Feb 122016

Day 2 of preparations for filming Ease on Skis, my mentor Erik Bendix's program incorporating Alexander Technique into ski training. Despite the gap of twenty years since I learned to ski in the foothills of Pennsylvania, I made my way reliably down the practice runs I took at Cataloochee Ski in western North Carolina before this trip. My first day (yesterday) on the slopes here in Hasliberg, Switzerland (a huge leap up!!) went well enough, but my boots were too big and my legs got sooo tired and sore from the length and difficulty of the runs.

Clicking back into my skis today, I felt a flush of awkwardness — wait, didn't I just warm up to this a day ago?? How again do I make these foot flippers work?? Our crew of five has been stopping after each chunk of a slope, for the team to check in and confer on the next section. Seeing my discomfort, Erik offered suggestions for the following stretch. Much as I tried, I could not think myself out of my body's reaction to fatigue and concern. I found myself doing exactly what Erik's method warns against: flinching back away from the slope — which not only caused me to stiffen but also sent my frictionless skis forward, accelerating my descent, without control. I could not fight the impulse to pull back and found my voice choking up and my eyes brimming with tears. Fear was alive in me: still jet-lagged, my legs ached so and I worried I would fall and be injured. Especially given all my training and work as an Alexander teacher, I felt embarrassed that I could not follow the instructions that I KNEW would improve my ease. How humbling, to be at the mercy of fear!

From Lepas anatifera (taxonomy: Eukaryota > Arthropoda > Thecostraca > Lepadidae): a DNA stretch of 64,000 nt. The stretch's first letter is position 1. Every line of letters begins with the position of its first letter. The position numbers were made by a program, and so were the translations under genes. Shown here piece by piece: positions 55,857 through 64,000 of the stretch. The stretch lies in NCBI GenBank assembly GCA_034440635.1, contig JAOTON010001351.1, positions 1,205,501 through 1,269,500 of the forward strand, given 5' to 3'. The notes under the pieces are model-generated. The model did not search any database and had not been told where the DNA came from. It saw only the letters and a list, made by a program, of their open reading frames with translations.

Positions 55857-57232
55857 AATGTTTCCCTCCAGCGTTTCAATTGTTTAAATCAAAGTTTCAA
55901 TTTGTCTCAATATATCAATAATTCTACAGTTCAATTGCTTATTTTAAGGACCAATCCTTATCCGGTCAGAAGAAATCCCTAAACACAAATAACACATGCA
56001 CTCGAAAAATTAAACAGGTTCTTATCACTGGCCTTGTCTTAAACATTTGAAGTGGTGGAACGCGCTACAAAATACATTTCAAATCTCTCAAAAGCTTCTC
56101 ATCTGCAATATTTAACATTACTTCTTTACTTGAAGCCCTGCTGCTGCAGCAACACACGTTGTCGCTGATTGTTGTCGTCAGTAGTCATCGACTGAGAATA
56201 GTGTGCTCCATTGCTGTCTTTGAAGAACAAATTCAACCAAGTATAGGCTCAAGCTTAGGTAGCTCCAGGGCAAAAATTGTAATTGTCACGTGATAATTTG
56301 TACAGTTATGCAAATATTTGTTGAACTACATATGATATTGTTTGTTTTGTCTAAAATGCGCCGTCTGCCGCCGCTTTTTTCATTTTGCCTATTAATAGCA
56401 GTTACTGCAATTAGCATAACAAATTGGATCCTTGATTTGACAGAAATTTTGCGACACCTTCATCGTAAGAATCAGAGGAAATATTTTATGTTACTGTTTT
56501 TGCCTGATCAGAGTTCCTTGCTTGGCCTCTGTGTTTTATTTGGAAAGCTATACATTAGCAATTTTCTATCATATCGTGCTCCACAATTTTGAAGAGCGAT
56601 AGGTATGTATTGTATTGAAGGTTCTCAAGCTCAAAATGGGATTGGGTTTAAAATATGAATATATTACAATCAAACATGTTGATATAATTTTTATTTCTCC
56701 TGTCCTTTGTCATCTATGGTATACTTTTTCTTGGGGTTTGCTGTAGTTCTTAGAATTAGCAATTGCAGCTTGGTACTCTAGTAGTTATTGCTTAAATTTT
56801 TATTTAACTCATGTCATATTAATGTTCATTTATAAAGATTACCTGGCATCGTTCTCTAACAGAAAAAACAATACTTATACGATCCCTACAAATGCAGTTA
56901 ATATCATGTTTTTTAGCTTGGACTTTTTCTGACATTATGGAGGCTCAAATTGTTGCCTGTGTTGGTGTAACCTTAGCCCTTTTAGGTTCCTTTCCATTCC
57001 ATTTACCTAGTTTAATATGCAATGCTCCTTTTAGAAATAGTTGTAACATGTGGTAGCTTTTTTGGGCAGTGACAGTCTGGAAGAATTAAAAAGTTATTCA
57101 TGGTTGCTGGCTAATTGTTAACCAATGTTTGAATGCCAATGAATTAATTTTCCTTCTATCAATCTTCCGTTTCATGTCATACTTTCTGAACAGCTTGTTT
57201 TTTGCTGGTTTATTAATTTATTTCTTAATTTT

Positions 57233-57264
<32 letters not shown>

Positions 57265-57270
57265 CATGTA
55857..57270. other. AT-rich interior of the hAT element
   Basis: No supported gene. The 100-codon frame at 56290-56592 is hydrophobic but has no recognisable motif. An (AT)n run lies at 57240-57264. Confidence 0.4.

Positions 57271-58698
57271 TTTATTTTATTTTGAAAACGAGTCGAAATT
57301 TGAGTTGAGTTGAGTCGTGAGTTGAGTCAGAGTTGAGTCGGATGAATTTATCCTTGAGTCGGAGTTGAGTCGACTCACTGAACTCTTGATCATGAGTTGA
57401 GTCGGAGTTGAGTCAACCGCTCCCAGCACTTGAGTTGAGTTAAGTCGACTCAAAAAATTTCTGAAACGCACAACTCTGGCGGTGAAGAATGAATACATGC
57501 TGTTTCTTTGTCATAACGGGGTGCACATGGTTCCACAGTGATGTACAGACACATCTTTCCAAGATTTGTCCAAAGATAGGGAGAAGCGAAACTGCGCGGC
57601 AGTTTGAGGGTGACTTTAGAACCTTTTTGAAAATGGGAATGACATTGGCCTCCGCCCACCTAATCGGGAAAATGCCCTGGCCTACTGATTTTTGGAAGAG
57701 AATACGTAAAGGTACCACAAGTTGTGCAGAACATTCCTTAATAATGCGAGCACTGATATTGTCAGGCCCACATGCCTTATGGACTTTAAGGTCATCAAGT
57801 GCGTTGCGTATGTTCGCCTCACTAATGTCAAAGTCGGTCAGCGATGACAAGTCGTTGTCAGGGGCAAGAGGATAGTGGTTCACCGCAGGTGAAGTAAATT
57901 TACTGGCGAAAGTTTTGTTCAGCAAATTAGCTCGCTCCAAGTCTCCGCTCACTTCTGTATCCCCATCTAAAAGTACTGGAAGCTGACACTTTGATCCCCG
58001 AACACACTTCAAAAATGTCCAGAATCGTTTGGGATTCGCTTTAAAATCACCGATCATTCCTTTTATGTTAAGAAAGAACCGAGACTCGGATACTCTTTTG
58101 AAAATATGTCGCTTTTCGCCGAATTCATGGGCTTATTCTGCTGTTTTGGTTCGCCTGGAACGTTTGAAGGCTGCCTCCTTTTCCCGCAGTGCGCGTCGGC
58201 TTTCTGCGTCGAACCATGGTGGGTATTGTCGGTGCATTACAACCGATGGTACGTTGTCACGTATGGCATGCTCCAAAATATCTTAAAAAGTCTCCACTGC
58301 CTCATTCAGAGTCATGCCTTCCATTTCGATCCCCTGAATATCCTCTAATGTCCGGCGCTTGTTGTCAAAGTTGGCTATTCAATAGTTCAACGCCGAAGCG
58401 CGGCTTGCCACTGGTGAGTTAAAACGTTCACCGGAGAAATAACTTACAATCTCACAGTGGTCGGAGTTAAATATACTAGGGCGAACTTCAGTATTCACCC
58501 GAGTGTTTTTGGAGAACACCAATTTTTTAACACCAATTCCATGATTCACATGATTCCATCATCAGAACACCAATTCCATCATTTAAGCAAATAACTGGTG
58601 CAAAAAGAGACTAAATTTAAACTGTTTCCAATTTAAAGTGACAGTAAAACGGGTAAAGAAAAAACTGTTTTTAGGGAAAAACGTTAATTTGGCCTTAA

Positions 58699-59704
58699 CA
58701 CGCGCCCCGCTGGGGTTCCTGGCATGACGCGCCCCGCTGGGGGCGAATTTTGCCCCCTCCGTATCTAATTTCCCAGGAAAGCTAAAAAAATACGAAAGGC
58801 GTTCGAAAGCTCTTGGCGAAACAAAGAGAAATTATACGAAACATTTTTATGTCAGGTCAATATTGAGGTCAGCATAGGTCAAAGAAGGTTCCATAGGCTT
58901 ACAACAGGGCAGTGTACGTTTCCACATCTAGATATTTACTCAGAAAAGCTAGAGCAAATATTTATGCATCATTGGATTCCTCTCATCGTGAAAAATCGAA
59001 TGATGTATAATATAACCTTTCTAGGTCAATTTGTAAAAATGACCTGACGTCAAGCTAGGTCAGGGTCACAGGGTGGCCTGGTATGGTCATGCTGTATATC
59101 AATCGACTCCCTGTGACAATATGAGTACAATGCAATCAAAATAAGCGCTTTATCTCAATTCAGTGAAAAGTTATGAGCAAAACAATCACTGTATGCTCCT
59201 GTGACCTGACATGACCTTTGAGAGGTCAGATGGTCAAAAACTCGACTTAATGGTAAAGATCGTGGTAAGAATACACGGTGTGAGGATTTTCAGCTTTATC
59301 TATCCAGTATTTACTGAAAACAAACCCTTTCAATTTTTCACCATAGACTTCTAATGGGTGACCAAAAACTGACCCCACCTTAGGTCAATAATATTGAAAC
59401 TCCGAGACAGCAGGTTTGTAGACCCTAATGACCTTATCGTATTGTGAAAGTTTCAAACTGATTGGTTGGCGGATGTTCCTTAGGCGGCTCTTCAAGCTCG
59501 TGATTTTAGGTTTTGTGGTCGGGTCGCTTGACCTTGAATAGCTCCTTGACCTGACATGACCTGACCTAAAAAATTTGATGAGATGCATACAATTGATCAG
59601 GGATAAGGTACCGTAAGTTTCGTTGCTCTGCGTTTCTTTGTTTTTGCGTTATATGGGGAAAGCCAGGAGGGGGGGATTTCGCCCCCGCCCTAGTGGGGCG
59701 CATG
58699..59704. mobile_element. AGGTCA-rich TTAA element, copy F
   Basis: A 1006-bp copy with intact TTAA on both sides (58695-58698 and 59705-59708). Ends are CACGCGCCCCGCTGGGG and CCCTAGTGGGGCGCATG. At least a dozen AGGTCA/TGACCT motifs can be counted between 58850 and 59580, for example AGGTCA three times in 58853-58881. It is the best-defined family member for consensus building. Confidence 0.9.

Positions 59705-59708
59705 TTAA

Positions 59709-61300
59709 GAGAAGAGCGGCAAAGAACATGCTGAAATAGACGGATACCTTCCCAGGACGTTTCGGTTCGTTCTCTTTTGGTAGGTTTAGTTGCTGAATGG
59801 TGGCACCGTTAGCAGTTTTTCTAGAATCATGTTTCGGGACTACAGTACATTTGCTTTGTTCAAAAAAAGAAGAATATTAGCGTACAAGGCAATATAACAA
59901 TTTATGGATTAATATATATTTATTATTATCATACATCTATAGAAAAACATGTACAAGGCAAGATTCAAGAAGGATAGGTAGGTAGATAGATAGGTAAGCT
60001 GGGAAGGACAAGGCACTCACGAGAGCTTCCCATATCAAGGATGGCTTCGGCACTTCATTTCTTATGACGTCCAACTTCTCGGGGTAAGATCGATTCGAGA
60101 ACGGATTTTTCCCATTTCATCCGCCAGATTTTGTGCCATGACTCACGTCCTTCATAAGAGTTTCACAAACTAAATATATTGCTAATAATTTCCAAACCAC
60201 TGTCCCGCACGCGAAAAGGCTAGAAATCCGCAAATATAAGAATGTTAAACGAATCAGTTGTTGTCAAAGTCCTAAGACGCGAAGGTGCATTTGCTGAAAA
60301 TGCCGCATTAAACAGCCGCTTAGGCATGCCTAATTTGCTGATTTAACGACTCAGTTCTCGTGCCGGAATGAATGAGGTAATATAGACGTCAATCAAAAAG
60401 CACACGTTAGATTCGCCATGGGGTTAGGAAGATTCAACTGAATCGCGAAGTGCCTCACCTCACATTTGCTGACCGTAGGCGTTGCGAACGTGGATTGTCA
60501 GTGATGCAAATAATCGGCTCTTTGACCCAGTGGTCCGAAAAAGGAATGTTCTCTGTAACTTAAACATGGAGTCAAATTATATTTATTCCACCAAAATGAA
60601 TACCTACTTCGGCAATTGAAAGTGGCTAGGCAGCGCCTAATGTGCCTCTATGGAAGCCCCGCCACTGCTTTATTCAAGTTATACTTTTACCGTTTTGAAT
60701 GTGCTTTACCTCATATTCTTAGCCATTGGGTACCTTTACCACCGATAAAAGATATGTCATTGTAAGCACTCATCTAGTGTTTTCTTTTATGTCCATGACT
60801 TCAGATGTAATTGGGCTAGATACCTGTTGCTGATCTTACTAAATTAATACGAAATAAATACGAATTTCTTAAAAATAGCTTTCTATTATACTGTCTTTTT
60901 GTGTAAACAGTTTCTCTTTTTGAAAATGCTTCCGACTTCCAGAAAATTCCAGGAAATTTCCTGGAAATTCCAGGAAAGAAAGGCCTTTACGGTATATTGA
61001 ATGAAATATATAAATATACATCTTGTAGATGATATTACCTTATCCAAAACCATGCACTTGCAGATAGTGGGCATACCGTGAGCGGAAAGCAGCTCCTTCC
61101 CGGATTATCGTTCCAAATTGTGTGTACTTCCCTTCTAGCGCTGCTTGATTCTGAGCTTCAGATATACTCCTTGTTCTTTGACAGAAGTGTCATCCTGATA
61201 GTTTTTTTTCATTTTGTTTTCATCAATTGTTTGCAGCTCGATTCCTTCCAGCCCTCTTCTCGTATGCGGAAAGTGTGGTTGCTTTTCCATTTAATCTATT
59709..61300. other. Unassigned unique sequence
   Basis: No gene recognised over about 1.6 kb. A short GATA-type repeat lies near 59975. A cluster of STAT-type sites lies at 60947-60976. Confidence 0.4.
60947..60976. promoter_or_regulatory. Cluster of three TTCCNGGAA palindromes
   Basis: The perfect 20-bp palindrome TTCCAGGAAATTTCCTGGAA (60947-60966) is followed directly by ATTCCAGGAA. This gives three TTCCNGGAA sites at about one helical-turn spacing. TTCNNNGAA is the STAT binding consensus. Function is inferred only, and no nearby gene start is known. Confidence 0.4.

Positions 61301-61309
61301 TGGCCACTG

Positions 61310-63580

Then, something shifted — clarity arose about what it meant to follow my head down the mountain. Not by putting it forward from my torso, which had the rest of my body fighting to find balance, but by letting my heavy noggin nod forward at the top of my spine. Exactly as I tell my own students. And, voilà! I pitched myself forward over my ski tips, letting my face fall as I thought my whole self tall, and I heard Erik exclaim “Yes!!” behind me as I sailed down the next bit. Which seemed shockingly easier. Ohhhh… Unbelievable. It really is the simplest matter of letting go of your head 🙂


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